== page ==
Building effective propulsion systems for satellites has traditionally been a highly bespoke affair, with expensive, one-off systems tailor-made to big, expensive spacecraft hardware. But increasingly, companies, including startups, are looking at ways to provide propulsion tech that can scale with the projected boom in demand for orbital satellites, including CubeSats and small sats, as the commercialization of space and advances in sensor, communication and launch technology broaden the scope of those working in this bold new frontier.
Morpheus Space, which began life as a research project at the University of Western Germany, has accomplished a lot when it comes to propulsion in the short time since its official founding around a year and a half ago. The Dresden-based startup already has sent some of its thrusters to space, where they’re actually providing propulsion, and it’s working with a number of clients and potential clients, including NASA’s Jet Propulsion Laboratory. The startup also just wrapped up its participation in Techstars’ inaugural Starburst Space Program in LA.
“Our motivation behind starting Morpheus Space was the lack of maneuverability of, especially small satellites in space,” explained Morpheus CEO and co-founder Daniel Bock, with whom I spoke at last week’s International Astronautical Congress in Washington, D.C. “We have around 2,000 active satellites in space, and in the next few years this will increase by 10x. We have to deal with that. So the first step in how we want to solve that is with our proportion systems, to give mobility to small satellites.”
The startup has seen a ton of inbound interest, and has even had conversations with the CTO of NASA and the CEO of Aerospace Corporation based on the strength of its technology. But what’s so special about what they’re doing, versus what has already been available for satellite propulsion? Put simply, “it’s the world’s smallest and most efficient propulsion system,” according to Morpheus Space co-founder István Lorincz.
Morpheus’ thruster uses gallium as its fuel source, which allows it to be very efficient, with an operating linespace of up to three or more years — non-stop, Lorincz told me. When you factor in the low cost of these thrusters versus other solutions, and the ability to make them incredibly small (one thruster, along with electronics, is not that much larger than your average USB charger), you get a product that’s tailor-made for the cost-sensitive emerging new space industry. Ensuring the mass of these thrusters is small pays off big dividends when it comes to thinking about launch costs, and the fact that these are “Lego-like” in their modularity means they can suit a variety of different clients’ needs.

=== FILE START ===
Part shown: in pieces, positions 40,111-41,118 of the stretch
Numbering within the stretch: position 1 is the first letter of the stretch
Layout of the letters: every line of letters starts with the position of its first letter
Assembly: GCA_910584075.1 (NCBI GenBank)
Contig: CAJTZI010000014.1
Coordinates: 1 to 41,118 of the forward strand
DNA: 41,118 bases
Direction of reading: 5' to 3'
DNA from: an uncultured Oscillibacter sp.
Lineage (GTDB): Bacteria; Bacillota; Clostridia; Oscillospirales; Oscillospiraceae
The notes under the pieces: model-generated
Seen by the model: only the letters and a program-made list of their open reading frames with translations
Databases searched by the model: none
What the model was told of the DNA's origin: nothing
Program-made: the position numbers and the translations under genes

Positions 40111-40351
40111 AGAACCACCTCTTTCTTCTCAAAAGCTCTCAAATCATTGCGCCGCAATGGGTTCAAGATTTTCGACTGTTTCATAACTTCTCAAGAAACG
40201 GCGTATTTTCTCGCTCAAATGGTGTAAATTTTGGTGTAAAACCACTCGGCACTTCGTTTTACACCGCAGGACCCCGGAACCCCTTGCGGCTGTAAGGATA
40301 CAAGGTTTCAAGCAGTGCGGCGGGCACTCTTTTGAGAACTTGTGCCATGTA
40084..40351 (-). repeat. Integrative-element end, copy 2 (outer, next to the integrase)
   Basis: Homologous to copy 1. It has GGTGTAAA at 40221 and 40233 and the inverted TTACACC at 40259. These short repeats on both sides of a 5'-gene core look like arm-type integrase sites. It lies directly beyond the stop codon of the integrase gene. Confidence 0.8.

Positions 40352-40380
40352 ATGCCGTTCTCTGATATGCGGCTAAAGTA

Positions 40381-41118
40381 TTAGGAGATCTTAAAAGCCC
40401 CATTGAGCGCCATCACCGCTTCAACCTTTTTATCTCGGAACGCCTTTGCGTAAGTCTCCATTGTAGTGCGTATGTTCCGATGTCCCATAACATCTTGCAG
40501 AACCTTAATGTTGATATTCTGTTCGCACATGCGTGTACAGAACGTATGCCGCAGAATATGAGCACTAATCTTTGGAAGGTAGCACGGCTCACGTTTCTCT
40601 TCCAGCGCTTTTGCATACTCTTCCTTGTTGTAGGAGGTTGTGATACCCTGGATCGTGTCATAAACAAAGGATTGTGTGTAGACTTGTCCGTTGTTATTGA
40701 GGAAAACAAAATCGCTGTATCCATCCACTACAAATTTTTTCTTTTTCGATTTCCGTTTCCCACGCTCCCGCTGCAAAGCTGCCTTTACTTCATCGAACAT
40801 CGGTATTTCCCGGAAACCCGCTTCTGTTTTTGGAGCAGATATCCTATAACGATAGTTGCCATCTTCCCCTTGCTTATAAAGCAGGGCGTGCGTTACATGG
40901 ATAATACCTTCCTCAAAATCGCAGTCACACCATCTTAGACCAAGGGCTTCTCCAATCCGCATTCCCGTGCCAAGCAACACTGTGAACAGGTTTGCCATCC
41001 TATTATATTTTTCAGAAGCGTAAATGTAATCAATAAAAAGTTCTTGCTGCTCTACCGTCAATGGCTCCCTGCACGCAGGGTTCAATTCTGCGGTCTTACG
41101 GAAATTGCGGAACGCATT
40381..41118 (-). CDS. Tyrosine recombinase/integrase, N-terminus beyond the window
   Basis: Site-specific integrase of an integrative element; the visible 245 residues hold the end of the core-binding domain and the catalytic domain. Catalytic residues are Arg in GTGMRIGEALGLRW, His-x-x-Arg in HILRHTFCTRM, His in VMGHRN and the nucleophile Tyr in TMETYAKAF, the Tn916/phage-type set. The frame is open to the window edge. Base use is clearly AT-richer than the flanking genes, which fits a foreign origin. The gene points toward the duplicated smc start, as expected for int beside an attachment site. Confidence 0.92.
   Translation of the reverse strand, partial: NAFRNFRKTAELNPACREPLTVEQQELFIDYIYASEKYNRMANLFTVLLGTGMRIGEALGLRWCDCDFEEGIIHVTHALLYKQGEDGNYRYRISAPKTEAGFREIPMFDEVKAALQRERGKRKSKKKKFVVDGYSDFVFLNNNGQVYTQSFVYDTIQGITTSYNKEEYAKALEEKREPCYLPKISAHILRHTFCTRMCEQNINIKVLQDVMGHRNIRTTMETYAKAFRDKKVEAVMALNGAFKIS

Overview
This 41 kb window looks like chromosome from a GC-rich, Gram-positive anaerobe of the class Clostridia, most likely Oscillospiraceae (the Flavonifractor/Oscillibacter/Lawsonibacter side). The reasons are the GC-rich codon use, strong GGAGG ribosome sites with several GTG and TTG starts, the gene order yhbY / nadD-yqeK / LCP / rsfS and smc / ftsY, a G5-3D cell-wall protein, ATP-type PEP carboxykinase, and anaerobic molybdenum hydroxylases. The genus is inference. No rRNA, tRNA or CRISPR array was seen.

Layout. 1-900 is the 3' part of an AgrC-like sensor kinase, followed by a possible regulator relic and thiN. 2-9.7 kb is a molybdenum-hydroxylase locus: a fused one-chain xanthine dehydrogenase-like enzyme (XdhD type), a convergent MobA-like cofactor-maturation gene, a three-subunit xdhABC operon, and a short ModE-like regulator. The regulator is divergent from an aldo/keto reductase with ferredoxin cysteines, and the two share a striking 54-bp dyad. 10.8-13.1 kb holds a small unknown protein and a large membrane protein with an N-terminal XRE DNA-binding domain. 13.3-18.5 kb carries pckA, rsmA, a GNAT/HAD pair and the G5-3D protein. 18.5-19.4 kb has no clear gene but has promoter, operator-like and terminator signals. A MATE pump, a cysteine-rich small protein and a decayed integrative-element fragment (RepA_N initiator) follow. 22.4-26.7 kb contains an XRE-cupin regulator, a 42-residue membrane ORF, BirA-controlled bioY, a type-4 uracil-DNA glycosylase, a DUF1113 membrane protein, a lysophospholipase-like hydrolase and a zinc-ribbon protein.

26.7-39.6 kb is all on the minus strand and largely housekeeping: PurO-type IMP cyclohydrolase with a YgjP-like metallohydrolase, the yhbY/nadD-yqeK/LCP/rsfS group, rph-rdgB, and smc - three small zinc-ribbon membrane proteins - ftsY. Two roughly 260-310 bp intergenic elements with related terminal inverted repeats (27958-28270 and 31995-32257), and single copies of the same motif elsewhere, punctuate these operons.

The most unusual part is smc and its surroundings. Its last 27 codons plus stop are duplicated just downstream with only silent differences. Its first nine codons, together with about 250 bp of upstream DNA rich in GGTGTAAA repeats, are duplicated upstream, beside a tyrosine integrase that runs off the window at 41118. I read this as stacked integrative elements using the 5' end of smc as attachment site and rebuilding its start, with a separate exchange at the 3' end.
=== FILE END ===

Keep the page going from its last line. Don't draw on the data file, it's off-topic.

“You can build propulsion systems for satellites that are below one kilogram, up to those the size of trucks, just by creating arrays,” Lorincz says.
Size is important, but so is scalability, and that’s another strength that the Morpheus thrusters bring to the market. Lőrincz told me that their technology allows you to quickly and easily build a large batch of the thrusters, instead of having to tailor-make your propulsion system to fit the satellite, which provides big benefits in terms of manufacturing and design costs — which Morpheus can then pass on to its customers, opening up to a whole new, much more price-sensitive segment of the market the possibility of including true orbital maneuvering capabilities.
Next up for Morpheus Space, after it gets its hardware business fully up and running, is to develop and deploy software that complements its thrusters and can offer clients things like fully automated route planning and navigation, Bock told me.
“For example, you can imagine you just have to command ‘Okay I want to go from A to B,’ and everything is handled on board,” he said. So when and how you turn, all the routing. And the next step will be an automated way of handling whole constellations.”
It’s a big goal, but there’s a big potential pay-off. More and more companies are getting into the constellation game, including SpaceX and Amazon, and there’s a lot more to come on that front as companies build out new use cases for collecting and making use of data gathered from orbit. Orbital traffic management and collision avoidance is one reason big industry groups like the Space Safety Coalition are being formed, and anyone who can help supply with a solution players at all budget levels of the industry stands to benefit.